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Dermatology Research and Practice
Volume 2010 (2010), Article ID 798324, 2 pages

From Melanocyte to Malignant Metastatic Melanoma

1The Ronald O. Perelman Department of Dermatology, New York University School of Medicine, 522 First Avenue, New York, NY 10016, USA
2Department of Dermatology, University Hospital Zurich, 8091 Zurich, Switzerland
3Department of Human Biology, Faculty of Health Sciences, University of Cape Town, Cape Town 7925, South Africa
4Huntsman Cancer Institute, University of Utah, Salt Lake City, UT 84112, USA

Received 10 August 2010; Accepted 10 August 2010

Copyright © 2010 Prashiela Manga et al. This is an open access article distributed under the Creative Commons Attribution License, which permits unrestricted use, distribution, and reproduction in any medium, provided the original work is properly cited.

Incidence of melanoma, the deadliest form of skin cancer, continues to increase among older adults and young women worldwide despite significant efforts to raise awareness and inform the public about risk factors such as sun exposure, use of tanning salon, and the need to monitor skin for potential neoplastic lesions. Whether this increase is due to an actual rise in the number of individuals that develop the disease or due to an increase in classification of lesions as melanoma remains contentious; however it is indisputable that limited progress has been made in improving treatment of malignant melanoma or mortality rates. While new targeted agents against BRAF and immunotherapies directed against CTLA4 are showing great promise in clinical trials, FDA-approved therapies for melanoma remain largely ineffective, highlighting the need to better understand the mechanisms underlying disease initiation and progression. Melanoma results from malignant transformation of melanocytes. The most frequent site of transformation is in the skin where melanocytes produce the pigment melanin that confers skin color and protects against sun-induced damage. Multiple factors contribute to melanoma risk, including genetic predisposition and environmental risk factors such as sun exposure. In this special issue, we present six papers that review some of the crucial issues currently being investigated in the melanoma field.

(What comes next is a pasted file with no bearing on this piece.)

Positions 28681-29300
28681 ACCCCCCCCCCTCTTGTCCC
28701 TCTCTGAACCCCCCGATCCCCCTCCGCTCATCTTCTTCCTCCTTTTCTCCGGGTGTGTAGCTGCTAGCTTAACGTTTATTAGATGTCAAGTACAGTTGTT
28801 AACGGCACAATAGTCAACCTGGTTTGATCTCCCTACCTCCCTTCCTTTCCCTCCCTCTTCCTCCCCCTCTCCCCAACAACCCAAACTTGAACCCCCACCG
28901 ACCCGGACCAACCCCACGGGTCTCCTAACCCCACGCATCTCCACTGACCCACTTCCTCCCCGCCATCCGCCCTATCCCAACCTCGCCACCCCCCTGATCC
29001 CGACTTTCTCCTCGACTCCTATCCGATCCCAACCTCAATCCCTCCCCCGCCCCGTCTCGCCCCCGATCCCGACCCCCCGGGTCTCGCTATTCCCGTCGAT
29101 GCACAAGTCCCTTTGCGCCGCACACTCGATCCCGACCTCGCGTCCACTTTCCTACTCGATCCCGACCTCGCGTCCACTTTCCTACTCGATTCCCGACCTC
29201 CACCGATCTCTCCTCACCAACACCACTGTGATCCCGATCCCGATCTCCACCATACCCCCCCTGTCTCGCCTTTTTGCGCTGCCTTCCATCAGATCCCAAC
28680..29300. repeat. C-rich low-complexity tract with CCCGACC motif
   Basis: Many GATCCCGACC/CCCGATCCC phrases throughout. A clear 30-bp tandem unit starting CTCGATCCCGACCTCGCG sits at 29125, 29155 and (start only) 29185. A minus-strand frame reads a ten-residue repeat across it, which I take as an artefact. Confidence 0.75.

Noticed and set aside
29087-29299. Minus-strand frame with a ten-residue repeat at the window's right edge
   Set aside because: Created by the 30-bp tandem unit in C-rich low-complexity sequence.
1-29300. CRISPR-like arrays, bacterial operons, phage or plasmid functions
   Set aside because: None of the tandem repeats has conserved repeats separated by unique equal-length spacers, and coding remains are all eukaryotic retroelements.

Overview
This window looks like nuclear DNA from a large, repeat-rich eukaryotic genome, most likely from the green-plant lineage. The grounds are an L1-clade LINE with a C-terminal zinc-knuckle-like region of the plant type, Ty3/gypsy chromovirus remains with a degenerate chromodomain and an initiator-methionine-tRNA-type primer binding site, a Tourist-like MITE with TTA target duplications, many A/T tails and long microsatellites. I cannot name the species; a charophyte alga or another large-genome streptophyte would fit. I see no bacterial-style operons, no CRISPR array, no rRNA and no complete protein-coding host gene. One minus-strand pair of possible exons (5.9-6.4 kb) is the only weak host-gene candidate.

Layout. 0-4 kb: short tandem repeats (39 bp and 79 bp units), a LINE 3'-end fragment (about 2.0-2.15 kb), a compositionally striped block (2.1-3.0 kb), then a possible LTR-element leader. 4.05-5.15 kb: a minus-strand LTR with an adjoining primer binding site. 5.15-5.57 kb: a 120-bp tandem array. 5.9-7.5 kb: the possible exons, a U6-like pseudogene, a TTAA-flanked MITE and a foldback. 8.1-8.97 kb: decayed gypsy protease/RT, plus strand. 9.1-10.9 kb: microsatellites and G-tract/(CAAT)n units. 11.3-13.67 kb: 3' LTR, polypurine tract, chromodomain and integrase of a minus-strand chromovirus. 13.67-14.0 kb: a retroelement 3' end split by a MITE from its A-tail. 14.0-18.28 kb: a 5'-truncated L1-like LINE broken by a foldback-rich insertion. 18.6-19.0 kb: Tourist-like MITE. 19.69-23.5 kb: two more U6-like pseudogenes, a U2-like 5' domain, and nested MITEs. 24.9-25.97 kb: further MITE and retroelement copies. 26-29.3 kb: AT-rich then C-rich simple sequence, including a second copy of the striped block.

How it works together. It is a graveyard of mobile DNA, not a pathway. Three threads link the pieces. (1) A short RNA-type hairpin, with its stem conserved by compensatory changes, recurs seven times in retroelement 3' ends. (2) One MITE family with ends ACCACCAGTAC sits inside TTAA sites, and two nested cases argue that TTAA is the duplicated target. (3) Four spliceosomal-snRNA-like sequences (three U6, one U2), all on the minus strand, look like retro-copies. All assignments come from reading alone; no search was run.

B. Bandarchi et al. provide a broad review of malignant melanoma, from epidemiology and risk factors to classification and clinical features, highlighting some of the genes that play a role in disease progression. Furthermore they review treatment options and discuss the 2009 American Joint Committee on Cancer Melanoma Staging and Classification.

J. A. H. Lee explores the relationship between incidence rates for in situ and invasive melanoma, proposing that the trends may in fact provide clues to the mechanisms that underlie development and progression of melanoma.

R. Ria et al. review the events and consequences of increasing vascularization during tumorigenesis and summarize the most relevant cytokines involved. They also detail the roles of melanoma-produced factors involved in interacting with or modifying the extracellular environment in favour of neovascularizing processes. Finally, these authors discuss recent efforts to therapeutically target tumor vascularization in patients using a variety of small molecule inhibitors, concluding that there remains much room for improvement.

A group led by Annelies de Klein (T. van den Bosch et al.) compare cutaneous and uveal melanomas and find that while diagnosis and therapy options are similar, there are telling differences in the biology of these malignances. For example, cutaneous melanomas may metastasize to a variety of organs in the body while most uveal melanomas metastasize to the liver; the authors point out that this difference is likely due to the absence of lymphatic vessels associated with the eye. Perhaps most interesting are the cytogenetic differences discussed, the most prominent example being that monosomy 3 is a common feature of uveal melanomas which is rarer in the cutaneous disease.

J. F. G. Cohen-Solal and coworkers review melanoma's capacity for immune escape, reminding us of extensive studies conducted by themselves and other groups which show that expression of Fc-gamma receptor decoys serves to prevent immune effector cells from recognizing melanoma cells and providing answers as to how melanoma has so far avoided targeted immunotherapy. They close with the hopeful note that it may be possible to design Fc fragments with reduced affinity for decoys and higher affinity for immune-functional receptors.

The Italian group of M. Sanzo et al. review chronic stress as a possible cofactor in the progression of melanoma. As treatment of this dreaded disease continues to be ineffective, this hypothesis is worth exploring. They suggest in their paper that despite understanding biological mechanisms underlying local and distant metastases, the effect of stress mediator molecules such as catecholamines may increase progression. These findings point to the complexity of cancers in that chronic stress including both psychological and environmental factors may influence biological pathways. Finally, these authors suggest that intervention targeting these catecholinergic hormones in addition to psychological and social support may represent a valid approach in the treatment of advanced melanoma.

Prashiela Manga
Keith S. Hoek
Lester M. Davids
Sancy A. Leachman